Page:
; Checks for collisions with player and player's bullets.

segcol ld a,(ply)          ; bullet y position.
cp (ix+2)           ; is it identical to segment y coord?
jr nz,bulcol        ; y coords differ, try bullet instead.
ld a,(plx)          ; player x coord.
cp (ix+1)           ; same as segment?
jr nz,bulcol        ; x coords differ, try bullet instead.

; So we have a collision with the player.

killpl ld (dead),a         ; set flag to say that player is now dead.
ret

; Let's check for a collision with the player's bullet.

bulcol ld a,(pbx)          ; bullet x coords.
inc a               ; at default value?
ret z               ; yes, no bullet to check for.
cp (ix+1)           ; is bullet x coord same as segment x coord?
ret nz              ; no, so no collision.
ld a,(pby)          ; bullet y position.
cp (ix+2)           ; is it identical to segment y coord?
ret nz              ; no - no collision this time.

; So we have a collision with the player's bullet.

call dbull          ; delete bullet.
ld a,22             ; AT code.
rst 16
ld a,(pbx)          ; player bullet vertical coord.
inc a               ; 1 line down.
rst 16              ; set vertical position of mushroom.
ld a,(pby)          ; bullet's horizontal position.
rst 16              ; set the horizontal coord.
ld a,16             ; ASCII code for INK control.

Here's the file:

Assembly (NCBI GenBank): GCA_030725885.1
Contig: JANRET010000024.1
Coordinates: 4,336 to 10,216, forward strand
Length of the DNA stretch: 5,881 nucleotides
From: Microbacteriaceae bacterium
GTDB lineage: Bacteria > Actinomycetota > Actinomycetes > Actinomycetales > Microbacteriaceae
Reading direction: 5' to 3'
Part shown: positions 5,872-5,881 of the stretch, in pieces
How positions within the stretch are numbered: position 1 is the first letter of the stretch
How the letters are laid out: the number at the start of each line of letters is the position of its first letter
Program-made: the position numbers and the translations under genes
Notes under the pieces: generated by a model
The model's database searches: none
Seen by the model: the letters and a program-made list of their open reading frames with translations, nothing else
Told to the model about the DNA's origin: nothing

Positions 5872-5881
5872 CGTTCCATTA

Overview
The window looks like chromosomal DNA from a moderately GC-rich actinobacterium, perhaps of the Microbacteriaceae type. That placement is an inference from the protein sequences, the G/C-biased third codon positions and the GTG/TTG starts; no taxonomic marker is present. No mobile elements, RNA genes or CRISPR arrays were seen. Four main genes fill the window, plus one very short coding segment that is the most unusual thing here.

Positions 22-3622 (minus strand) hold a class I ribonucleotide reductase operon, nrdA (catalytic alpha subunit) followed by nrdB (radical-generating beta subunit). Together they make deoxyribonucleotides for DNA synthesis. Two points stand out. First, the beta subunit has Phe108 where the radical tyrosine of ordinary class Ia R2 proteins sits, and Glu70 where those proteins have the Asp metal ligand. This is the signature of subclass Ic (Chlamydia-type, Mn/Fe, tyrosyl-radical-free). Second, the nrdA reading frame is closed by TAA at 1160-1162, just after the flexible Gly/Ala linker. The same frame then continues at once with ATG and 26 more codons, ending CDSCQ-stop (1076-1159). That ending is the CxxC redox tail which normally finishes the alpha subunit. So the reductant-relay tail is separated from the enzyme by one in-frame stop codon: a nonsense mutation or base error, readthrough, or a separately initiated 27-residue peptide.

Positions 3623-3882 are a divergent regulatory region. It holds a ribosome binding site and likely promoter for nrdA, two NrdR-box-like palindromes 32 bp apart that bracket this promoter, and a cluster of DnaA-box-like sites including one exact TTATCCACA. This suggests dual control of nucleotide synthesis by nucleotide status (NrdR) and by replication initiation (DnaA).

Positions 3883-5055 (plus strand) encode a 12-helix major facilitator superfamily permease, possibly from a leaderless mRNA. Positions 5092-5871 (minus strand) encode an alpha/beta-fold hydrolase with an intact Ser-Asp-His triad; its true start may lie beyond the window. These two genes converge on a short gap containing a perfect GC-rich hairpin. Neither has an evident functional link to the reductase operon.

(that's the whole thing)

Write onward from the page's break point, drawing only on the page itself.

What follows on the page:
rst 16
ld a,4              ; 4 = colour green.
rst 16              ; we want all mushrooms in this colour!
ld a,145            ; UDG 'B' is the mushroom graphic.
rst 16              ; put mushroom on screen.
call kilbul         ; kill the bullet.
ld (ix),a           ; kill the segment.
ld hl,numseg        ; number of segments.
dec (hl)            ; decrement it.
ret

; Simple pseudo-random number generator.
; Steps a pointer through the ROM (held in seed), returning
; the contents of the byte at that location.

random ld hl,(seed)        ; Pointer
ld a,h
and 31              ; keep it within first 8k of ROM.
ld h,a
ld a,(hl)           ; Get "random" number from location.
inc hl              ; Increment pointer.
ld (seed),hl
ret
seed   defw 0

; Calculate address of attribute for character at (dispx, dispy).

atadd  ld a,c              ; vertical coordinate.
rrca                ; multiply by 32.
rrca                ; Shifting right with carry 3 times is
rrca                ; quicker than shifting left 5 times.
ld e,a
and 3
add a,88            ; 88x256=address of attributes.
ld d,a
ld a,e
and 224
ld e,a
ld a,b              ; horizontal position.
add a,e
ld e,a              ; de=address of attributes.
ld a,(de)           ; return with attribute in accumulator.
ret

plx    defb 0              ; player's x coordinate.
ply    defb 0              ; player's y coordinate.
pbx    defb 255            ; player's bullet coordinates.
pby    defb 255
dead   defb 0              ; flag - player dead when non-zero.

; UDG graphics.

blocks defb 16,16,56,56,124,124,254,254    ; player base.
defb 24,126,255,255,60,60,60,60     ; mushroom.
defb 24,126,126,255,255,126,126,24  ; segment.
defb 0,102,102,102,102,102,102,0    ; player bullet.

; Table of segments.
; Format: 3 bytes per entry, 10 segments.
; byte 1: 255=segment off, 0=left, 1=right.
; byte 2 = x (vertical) coordinate.
; byte 3 = y (horizontal) coordinate.

segmnt defb 0,0,0          ; segment 1.
defb 0,0,0          ; segment 2.
defb 0,0,0          ; segment 3.
defb 0,0,0          ; segment 4.
defb 0,0,0          ; segment 5.
defb 0,0,0          ; segment 6.
defb 0,0,0          ; segment 7.
defb 0,0,0          ; segment 8.
defb 0,0,0          ; segment 9.
defb 0,0,0          ; segment 10.```